Apple pushes the reset button on the Mac Pro

Apple Senior Vice President of Worldwide Marketing Phil Schiller is talking to a small group of reporters in a white stucco building near its headquarters in Cupertino, Ca. The purpose of the discussion, while somewhat unclear initially, reveals itself a few minutes in.

The news, if you want it straight: Apple is acknowledging that the Mac Pro they introduced in 2013 has run aground on the cleverness of its own design, and they’re re-thinking the entire machine. In addition, they’ll be releasing a new external display — something it had previously opted out of.

But none of that is coming this year. Today, we’ll see a performance bump on the old design of Mac Pro, which will remain on sale for now. And later this year we’ll see improved iMacs that Apple feels will appeal to a segment of Pro users as well.

How it got to this point with the Mac Pro is worth exploring, and in an uncharacteristically (at least on the record) open and frank manner, Schiller, Senior Vice President of Software Engineering Craig Federighi and Vice President of Hardware Engineering John Ternus do just that.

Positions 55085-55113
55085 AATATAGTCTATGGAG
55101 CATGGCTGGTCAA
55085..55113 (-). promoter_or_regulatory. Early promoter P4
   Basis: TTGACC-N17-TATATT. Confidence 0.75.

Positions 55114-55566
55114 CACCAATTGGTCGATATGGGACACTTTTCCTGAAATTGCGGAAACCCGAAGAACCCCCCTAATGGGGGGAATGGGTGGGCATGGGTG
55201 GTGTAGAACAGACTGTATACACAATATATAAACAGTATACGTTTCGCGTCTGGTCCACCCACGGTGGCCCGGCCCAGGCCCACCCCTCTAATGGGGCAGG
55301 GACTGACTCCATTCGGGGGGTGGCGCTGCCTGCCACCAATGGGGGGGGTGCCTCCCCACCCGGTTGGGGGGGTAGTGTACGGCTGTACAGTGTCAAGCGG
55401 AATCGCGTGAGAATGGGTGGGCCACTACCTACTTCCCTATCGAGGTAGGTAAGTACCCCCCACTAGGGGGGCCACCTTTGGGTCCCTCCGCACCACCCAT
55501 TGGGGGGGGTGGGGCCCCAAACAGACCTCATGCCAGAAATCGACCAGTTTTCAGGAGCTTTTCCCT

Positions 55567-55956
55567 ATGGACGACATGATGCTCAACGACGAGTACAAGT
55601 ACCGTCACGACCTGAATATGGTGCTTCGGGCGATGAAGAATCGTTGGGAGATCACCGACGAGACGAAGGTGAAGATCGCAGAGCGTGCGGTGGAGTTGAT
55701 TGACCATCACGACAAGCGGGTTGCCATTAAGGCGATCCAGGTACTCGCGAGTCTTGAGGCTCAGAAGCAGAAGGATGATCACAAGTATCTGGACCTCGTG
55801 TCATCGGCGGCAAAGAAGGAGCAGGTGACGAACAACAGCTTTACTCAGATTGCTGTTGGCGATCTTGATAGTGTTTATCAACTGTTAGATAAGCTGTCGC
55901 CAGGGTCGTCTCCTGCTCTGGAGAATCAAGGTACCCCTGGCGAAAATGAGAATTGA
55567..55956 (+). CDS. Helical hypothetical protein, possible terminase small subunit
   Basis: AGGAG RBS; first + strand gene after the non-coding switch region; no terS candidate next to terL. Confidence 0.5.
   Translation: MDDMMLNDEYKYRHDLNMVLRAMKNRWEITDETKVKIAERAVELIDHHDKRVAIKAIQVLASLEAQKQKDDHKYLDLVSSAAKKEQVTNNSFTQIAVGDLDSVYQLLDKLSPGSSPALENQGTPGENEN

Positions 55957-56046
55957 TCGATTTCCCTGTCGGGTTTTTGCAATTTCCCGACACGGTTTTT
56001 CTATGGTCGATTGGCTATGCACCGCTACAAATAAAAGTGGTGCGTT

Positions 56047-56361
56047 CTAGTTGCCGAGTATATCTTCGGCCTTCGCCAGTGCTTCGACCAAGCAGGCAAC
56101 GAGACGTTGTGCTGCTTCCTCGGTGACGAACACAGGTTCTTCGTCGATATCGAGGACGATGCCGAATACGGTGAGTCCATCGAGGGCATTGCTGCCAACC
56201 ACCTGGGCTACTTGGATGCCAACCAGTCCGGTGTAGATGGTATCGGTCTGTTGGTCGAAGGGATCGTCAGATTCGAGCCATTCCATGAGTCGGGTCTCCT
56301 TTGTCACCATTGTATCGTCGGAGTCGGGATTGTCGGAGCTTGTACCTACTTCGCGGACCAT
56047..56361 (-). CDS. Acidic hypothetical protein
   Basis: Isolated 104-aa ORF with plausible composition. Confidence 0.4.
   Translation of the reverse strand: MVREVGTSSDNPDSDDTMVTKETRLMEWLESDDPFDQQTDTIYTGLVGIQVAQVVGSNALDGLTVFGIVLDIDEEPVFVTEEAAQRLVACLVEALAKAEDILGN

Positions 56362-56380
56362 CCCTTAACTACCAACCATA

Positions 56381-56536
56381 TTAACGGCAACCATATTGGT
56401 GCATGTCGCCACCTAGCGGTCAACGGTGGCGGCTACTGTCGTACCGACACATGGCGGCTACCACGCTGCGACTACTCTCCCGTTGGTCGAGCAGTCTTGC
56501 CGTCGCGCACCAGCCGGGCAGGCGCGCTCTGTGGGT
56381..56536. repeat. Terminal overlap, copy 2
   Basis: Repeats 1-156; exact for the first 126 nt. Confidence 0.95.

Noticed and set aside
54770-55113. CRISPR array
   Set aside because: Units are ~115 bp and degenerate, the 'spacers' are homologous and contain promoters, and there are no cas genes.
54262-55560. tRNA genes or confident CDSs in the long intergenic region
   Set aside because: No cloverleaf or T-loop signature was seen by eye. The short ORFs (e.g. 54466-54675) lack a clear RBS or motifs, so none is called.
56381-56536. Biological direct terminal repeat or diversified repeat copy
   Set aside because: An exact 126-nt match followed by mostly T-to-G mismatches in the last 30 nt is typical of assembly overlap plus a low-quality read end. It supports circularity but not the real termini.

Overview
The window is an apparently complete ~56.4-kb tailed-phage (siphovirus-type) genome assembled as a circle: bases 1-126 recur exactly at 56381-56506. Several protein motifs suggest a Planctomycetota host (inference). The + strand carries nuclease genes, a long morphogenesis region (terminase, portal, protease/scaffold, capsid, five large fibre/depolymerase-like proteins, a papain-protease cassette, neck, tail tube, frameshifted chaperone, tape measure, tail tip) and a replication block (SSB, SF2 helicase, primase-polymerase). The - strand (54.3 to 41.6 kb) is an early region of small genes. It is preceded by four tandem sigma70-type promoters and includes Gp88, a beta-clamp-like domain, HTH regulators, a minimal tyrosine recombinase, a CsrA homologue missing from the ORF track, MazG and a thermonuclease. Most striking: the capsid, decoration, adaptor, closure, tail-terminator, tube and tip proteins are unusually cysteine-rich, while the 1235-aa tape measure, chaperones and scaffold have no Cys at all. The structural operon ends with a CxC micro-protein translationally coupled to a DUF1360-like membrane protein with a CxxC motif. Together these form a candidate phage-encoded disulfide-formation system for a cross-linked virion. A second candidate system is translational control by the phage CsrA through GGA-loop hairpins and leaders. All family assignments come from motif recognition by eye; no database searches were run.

Over an hour and a half or so they dissect what went sideways with the Mac Pro, how Apple is addressing pro customers across its product line and yes, dish on future products.

The interior of the lab is filled with large CNC and EDM units that line the floor spaces. Each station has its own set of tools and many betray the organisational preferences of the operator. Some feature neatly stacked and sorted bits. Other stations provide stark contrast between modern steel and glass and varnished wooden tool boxes with dozens of drawers. I’m reminded of my time spent the workshop of my machinist grandfather – though it smells cleaner.

This is clearly a working space, not just a prop. Which is, of course, the point of bringing us here. Many of the machines have black drapes pulled over the windows, hiding the components being crafted inside. The low slung conference table in the center of the second room we enter seems out of place. This is a place for doing, not talking. But seated there are the three people most responsible for the hardware, software and marketing of the Mac at Apple.